Last updated 30th July 2019
Producing a Vision Action Plan
Churches have been ‘doing discipleship, mission and leadership’ for years, but most have found that the work involved is not easy! For a start, what is meant by ‘mission’? How does a busy church decide on priorities? How does a traditional church prepare its people for doing new things? How does a church council agree and manage the many actions that may ensue?
The Mission Action Planning process (now called Vision Action Planning in this Diocese) came about to answer these questions, and to provide a tried and tested process to help churches listen to God and create a vision that is God's vision for their church.
The method used to produce a VAP (the VAP process) is described briefly below to help a church's leadership as they engage in the difficult work of deciding on their discipleship, mission and leadership priorities and actions. There is a template here.that might help you record your VAP.
There are four phases of the process: Review, Discern, Plan and Act. which are illustrated in the diagram on the right and which can be downloaded as an image here. The cross of Christ is at the centre to remind us that all our work should focus on Jesus Christ with a passion for carrying out his commandments, and that prayer should accompany all the phases.
“Desire”: before you start the process
Antoine de Saint-Exupéry wrote “If you want to build a ship, don’t summon people to buy wood, prepare tools, distribute jobs, and organise the work, rather teach people to yearn for the wide, boundless ocean”.
In the same way, if you want your church to engage effectively in making disciples, being witnesses and growing leaders, don’t get a group together immediately to start work on each M/VAP phase in turn. Instead, teach people to yearn to respond to Jesus Christ’s teachings about mission.
We recommend all parishes wait until at least two thirds of the church council really understand the five ‘Marks of Mission’ and really want to engage. We hear many stories of where a church group has produced a VAP but then has neglected the Act stage to the point where nothing changes. We even know of one church that framed the VAP document – to look at and admire; but no effective actions were taken.
1. Stage 1 - “Review”: Knowing your situation and opportunities before God
In the Review phase of the VAP process, a church aims to discern God’s mission plan for the communities they serve by prayerfully looking at and understanding the situation that a church finds itself in including the location, the people, the activities that the church is engaged in and what activities could be started.
These values are summarised in a “Purpose statement” – which captures a sense of these - why this church is here. This statement should be limited to one sentence.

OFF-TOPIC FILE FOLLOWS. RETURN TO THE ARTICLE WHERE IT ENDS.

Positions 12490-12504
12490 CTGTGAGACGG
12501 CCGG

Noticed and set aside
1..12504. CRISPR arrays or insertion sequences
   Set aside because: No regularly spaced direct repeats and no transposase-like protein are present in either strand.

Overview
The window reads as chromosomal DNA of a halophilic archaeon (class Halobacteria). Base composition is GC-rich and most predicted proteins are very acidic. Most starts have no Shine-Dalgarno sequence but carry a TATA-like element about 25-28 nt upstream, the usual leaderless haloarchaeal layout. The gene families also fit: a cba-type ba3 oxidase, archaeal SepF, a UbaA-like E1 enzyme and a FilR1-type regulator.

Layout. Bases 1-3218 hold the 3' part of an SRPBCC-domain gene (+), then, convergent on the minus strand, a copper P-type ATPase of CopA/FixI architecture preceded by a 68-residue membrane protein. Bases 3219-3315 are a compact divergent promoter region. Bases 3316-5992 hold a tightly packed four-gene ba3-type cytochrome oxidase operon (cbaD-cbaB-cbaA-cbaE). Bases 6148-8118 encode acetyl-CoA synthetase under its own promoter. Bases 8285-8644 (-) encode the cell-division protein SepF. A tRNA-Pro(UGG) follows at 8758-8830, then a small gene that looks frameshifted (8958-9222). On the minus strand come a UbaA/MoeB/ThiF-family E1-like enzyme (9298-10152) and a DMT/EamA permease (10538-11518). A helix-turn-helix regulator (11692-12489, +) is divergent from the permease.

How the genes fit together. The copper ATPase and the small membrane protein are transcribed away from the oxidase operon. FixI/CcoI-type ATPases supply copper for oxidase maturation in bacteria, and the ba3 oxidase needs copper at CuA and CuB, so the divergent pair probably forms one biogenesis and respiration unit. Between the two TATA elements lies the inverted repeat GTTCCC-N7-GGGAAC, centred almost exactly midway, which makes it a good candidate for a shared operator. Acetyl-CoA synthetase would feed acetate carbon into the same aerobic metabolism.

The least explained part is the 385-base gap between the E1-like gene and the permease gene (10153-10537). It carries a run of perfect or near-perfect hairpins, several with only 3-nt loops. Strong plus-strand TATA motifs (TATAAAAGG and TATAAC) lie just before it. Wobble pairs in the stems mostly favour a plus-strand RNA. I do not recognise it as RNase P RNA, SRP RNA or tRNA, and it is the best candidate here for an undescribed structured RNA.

Example Purpose Statement: - “Christ Church is here to share the love of Jesus Christ with all ages in this community”
2. Stage 2 - “Discern”: your future calling and priorities
Whilst the Review phase is concerned with the present time, the Discern phase is all about the future. People may have many ideas about what the church could be doing, but resources are finite and choices have to be made.
Example Vision Statement: - “St Anne’s will become a church community where all members are growing in faith and using their special gifts to spread Jesus’ saving love.”
3. Stage 3 - “Plan”: what, who and when
During the planning phase, each priority can be taken in turn and fleshed out into the main actions that are necessary to reach the goal.
4. Stage 4 - “Act”: on the plans
This is where the practical work gets done. Often, the owner of each action invites others to form a team – to share the work and support each other. It is vital that there are regular reviews of progress – perhaps at PCC meetings – to ensure that the people involved are supported and encouraged in their work. It may be found necessary to re-visit the plans in the light of work done so far. For completed actions, give thanks and celebrate!
5. Stage 5 - Keep going
As indicated by the arrows on the chart at the top of the page, the VAP process is not linear but is cyclical and included within the process is a cycle to reflect, review and revise the VAP. We recommend a three year cycle, but each church is encouraged to choose its own period.
On the second and subsequent cycles, the Review phase will include a review of what has been learned about the Vision work and the VAP process itself - what has worked well and not so well, so that skills, learning points and experience can be acknowledged. During these repeat cycles, the health check is updated and the PCC reviews it’s Purpose and Vision statements.
Usually and crucially, the mission priorities will be updated to reflect the current opportunities and position.
The VAP process is described in more detail in 'How to do Mission Action Planning' by Mark Ireland and Mike Chew ISBN 13: 9780281075645 – which contains many examples and tips (some of which are taken from Diocese of Blackburn parishes).